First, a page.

suckerPUNCH: Describe your project.
Squidsoup (Anthony ROWE, Gaz BUSHELL, Chris BENNEWITH, Liam BIRTLES, & Ollie BOWN): Submergence transforms physical space into a Mixed Reality environment where virtual and real worlds coincide. The result is an immersive walkthrough experience that uses light to alter our perceptions of space and presence.
The experience is akin to walking through an abstract virtual environment, where pixels on a screen are replaced by thousands of points of light floating in space. These points of light create evocations and atmospheres, presence and movement, in physical space.
Submergence is a new project that continues our explorations into placing digital media in physical space, blurring boundaries between what is real and what is computer generated by creating responsive, immersive and dynamic hybrid installation environments.
The piece uses 8,064 points of LED light suspended in a physical walkthrough space. The first installation, shown in ROM for Kunst og Arkitektur, Oslo, measured 8m x 4m and 4m high.
Submergence uses technology and ideas developed as part of an ongoing research project called Ocean of Light—see www.OceanOfLight.net
sP: What or who influenced this project?
Squidsoup: The inspiration for the project was to create a larger than life immersive digital media experience, akin to being in the middle of an ocean (hence the name), somehow connected to something big. The feeling of scale was important.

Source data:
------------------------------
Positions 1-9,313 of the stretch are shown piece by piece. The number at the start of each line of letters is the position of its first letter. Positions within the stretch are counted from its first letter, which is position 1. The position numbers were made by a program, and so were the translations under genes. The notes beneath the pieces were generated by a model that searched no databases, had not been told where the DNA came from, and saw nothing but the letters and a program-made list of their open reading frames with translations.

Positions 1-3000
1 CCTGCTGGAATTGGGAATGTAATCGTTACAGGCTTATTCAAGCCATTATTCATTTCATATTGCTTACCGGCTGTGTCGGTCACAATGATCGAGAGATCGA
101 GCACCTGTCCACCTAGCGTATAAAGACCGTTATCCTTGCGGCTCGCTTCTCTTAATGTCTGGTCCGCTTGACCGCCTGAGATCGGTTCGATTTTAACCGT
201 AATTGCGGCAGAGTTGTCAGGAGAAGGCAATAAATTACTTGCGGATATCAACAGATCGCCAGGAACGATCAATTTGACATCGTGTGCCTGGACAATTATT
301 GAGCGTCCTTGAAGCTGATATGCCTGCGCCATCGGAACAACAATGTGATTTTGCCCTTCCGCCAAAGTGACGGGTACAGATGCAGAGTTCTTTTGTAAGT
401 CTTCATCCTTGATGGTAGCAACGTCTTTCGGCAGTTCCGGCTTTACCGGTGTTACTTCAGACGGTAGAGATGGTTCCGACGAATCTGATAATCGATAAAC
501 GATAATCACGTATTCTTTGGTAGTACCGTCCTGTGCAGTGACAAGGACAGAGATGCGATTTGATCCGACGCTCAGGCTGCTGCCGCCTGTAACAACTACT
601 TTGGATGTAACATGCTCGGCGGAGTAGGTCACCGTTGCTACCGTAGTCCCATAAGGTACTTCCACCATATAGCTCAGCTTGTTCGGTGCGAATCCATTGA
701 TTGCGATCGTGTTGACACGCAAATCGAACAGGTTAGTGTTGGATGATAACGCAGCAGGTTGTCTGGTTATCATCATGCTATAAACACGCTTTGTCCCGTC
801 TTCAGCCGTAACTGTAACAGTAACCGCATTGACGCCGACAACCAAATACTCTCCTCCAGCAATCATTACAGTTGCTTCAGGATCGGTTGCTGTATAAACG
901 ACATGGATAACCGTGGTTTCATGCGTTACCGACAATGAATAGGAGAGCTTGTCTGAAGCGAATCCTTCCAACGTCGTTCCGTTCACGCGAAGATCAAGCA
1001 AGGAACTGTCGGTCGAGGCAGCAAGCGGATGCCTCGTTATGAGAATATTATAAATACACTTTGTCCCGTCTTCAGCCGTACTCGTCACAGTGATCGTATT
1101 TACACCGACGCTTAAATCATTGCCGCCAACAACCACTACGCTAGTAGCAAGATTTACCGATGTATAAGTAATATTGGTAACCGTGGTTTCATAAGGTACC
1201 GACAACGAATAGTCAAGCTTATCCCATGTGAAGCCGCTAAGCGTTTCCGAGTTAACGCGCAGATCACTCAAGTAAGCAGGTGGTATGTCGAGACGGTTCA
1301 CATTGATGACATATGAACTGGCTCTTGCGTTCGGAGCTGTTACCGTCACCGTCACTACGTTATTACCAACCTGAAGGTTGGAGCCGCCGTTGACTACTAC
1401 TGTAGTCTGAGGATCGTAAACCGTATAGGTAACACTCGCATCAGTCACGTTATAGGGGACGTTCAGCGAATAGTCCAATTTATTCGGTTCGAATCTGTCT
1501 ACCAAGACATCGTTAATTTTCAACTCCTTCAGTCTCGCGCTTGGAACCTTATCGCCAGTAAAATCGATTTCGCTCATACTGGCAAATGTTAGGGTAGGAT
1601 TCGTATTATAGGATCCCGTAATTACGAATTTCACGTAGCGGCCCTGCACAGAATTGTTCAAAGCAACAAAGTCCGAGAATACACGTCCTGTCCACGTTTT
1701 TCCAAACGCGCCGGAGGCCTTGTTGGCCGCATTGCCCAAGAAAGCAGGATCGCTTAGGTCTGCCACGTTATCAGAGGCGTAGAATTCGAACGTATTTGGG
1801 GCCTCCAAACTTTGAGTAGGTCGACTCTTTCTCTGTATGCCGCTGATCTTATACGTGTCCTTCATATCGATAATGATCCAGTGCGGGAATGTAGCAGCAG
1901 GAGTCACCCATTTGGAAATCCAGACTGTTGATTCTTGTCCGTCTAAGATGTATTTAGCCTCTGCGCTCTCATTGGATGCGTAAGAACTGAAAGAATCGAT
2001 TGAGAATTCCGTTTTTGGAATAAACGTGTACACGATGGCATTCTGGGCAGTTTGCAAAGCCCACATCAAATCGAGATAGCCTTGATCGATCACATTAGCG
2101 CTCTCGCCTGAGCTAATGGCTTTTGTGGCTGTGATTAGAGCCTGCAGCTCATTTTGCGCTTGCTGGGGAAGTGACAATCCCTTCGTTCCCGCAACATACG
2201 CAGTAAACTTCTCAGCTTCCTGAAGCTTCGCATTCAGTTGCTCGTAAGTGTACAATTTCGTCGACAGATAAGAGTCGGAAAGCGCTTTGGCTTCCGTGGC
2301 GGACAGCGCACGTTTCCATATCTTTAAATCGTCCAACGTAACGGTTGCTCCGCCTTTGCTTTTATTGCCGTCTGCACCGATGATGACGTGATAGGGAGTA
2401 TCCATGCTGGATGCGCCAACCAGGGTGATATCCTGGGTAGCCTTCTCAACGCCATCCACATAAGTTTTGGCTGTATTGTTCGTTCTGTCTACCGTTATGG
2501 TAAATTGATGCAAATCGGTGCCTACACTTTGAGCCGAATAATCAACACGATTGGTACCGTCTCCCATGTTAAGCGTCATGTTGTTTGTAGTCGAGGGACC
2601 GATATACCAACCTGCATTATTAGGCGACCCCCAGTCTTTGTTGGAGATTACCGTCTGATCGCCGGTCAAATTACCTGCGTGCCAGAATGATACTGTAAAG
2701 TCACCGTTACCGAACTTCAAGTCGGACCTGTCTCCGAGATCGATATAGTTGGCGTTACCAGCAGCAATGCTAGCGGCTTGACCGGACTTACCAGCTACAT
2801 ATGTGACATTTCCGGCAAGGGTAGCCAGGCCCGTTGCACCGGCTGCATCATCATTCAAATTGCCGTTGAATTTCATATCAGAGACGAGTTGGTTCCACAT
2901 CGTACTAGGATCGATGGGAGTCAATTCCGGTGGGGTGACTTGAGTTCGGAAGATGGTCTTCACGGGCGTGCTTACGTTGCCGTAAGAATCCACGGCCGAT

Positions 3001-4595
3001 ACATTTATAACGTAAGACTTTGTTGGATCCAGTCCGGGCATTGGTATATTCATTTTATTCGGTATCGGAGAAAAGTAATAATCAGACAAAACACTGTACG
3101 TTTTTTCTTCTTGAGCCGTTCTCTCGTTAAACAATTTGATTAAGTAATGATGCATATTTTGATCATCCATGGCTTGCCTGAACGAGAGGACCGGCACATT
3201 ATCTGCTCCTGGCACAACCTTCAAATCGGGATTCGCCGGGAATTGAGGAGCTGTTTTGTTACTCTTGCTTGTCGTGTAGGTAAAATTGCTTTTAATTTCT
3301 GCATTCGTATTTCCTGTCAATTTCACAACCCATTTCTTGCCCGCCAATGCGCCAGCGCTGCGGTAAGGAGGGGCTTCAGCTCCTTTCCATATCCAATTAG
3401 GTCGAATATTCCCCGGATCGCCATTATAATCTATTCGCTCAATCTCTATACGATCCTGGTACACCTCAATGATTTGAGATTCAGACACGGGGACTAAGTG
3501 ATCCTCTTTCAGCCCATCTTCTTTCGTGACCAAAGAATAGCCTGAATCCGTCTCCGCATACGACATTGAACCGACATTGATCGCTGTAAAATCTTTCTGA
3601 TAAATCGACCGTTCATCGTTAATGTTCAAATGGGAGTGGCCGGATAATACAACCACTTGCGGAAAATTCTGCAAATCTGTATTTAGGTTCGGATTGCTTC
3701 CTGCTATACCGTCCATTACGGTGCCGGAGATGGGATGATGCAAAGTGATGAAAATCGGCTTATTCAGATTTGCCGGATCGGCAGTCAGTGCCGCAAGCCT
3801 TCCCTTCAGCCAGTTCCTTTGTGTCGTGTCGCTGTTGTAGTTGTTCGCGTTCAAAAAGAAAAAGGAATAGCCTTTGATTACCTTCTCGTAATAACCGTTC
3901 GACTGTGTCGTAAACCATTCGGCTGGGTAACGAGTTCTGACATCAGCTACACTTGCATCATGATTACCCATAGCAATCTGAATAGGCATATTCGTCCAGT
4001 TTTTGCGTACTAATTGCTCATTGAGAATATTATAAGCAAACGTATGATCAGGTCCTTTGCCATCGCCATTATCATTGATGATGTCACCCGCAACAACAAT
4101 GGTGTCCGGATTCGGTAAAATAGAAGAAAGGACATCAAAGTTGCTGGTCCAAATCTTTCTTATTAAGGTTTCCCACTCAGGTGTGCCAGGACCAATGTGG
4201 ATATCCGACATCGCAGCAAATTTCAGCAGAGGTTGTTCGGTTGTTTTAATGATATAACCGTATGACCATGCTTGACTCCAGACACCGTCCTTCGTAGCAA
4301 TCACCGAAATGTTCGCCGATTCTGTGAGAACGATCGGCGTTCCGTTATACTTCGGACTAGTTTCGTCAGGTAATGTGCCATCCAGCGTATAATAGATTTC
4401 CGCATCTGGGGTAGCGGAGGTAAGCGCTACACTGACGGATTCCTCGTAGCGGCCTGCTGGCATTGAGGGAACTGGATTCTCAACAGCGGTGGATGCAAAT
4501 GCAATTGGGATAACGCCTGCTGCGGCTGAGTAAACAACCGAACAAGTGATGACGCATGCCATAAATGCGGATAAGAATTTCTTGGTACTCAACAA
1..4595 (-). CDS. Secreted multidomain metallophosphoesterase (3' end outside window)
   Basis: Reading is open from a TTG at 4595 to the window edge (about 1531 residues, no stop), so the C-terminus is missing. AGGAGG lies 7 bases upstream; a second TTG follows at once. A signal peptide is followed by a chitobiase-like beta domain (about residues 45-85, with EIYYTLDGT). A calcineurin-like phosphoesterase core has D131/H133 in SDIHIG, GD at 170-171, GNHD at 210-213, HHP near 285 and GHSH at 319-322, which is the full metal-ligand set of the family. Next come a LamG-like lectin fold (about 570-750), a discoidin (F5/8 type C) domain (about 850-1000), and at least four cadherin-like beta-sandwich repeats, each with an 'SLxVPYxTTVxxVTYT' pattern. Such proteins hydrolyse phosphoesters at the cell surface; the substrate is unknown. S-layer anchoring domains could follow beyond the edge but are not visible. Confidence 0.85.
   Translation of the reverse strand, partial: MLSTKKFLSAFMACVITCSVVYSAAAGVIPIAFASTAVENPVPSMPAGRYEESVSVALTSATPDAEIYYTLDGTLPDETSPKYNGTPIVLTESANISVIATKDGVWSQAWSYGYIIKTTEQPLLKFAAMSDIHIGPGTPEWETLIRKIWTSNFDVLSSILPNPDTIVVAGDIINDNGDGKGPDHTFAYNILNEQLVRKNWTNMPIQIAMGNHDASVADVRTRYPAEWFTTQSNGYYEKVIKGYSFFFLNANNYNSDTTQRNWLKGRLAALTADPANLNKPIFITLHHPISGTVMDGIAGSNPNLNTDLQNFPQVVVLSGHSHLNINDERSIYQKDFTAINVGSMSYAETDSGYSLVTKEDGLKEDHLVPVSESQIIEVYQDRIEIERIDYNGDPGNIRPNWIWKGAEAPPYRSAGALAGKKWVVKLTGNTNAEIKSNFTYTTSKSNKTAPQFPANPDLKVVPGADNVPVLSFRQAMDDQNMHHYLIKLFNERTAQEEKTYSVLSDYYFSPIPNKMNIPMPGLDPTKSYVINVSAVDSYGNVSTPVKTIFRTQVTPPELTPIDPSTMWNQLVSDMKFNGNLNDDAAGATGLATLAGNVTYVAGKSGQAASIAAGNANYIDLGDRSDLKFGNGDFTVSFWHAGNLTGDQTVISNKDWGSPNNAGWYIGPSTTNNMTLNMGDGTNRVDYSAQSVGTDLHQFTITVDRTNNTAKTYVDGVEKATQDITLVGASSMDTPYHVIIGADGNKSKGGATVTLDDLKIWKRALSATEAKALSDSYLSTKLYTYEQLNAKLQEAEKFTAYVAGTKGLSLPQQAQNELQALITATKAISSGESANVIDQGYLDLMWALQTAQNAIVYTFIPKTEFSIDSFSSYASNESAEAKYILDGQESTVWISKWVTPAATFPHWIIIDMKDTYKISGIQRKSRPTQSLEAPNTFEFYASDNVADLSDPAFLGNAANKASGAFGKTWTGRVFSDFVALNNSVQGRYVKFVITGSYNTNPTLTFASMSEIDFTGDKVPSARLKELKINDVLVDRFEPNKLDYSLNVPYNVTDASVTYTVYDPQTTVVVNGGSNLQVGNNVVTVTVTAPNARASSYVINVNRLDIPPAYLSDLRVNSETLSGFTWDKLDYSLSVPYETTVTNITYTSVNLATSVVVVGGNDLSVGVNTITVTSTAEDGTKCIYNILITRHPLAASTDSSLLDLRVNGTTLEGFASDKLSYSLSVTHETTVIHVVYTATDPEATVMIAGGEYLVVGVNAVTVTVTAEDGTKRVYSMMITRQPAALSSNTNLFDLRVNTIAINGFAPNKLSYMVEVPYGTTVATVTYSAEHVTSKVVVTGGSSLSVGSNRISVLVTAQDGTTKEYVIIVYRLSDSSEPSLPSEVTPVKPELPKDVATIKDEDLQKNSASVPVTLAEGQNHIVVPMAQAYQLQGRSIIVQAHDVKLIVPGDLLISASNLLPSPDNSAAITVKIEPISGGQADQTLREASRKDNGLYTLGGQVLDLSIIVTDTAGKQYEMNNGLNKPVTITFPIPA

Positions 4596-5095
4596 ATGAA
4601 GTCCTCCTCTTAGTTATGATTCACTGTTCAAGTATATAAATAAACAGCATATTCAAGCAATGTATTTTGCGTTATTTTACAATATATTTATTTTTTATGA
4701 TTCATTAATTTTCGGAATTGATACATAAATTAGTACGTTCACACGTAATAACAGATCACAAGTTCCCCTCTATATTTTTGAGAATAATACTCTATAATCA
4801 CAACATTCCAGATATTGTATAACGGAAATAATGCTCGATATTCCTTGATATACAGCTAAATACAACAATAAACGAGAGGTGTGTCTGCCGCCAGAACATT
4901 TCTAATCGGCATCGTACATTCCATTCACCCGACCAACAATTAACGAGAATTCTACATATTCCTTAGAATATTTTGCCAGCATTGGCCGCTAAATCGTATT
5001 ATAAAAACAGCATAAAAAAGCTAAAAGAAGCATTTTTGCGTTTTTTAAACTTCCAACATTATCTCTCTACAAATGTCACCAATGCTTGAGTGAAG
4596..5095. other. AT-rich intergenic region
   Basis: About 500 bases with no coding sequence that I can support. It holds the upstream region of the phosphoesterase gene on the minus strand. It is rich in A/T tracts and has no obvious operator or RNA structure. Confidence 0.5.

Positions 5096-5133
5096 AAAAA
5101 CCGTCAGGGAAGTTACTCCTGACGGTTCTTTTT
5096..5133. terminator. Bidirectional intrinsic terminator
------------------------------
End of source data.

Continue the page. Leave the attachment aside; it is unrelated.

Practically, the idea has been floating around for at least five or six years. Ant (Rowe) had been thinking about the use of points of light to create 3D visuals in physical space for a while, inspired in part by an exhibition of Jim Campbell’s work that he saw in 2002—Campbell creates very low resolution video installations out of points of light with gaps between them. By combining this idea with the simple LED cubes that were around in 2005, Ant imagined the two approaches creating an immersive media experience that you could walk inside. Another source of inspiration was the penetrable works of Jesús Rafael Soto—a Venezuelan Op Artist who used loads of suspended strings to create the illusion of 3-D forms. Put those three ideas together, and you have the physical and technical approach we used in Submergence.
sP: What were you reading/listening to/watching while developing this project?
Squidsoup: One of the four “movements” within Submergence emulates a flocking or Boids behavior so we watched a lot of YouTube videos of murmuration (starlings flocking en masse), it’s fascinating.
Additional credits and links:
Anthony Rowe: Oslo School of Architecture and Design
Chris Bennewith: Massey University, college of Creative Arts
Ollie Bown: University of Sydney
Liam Birtles: The Arts University at Bournemouth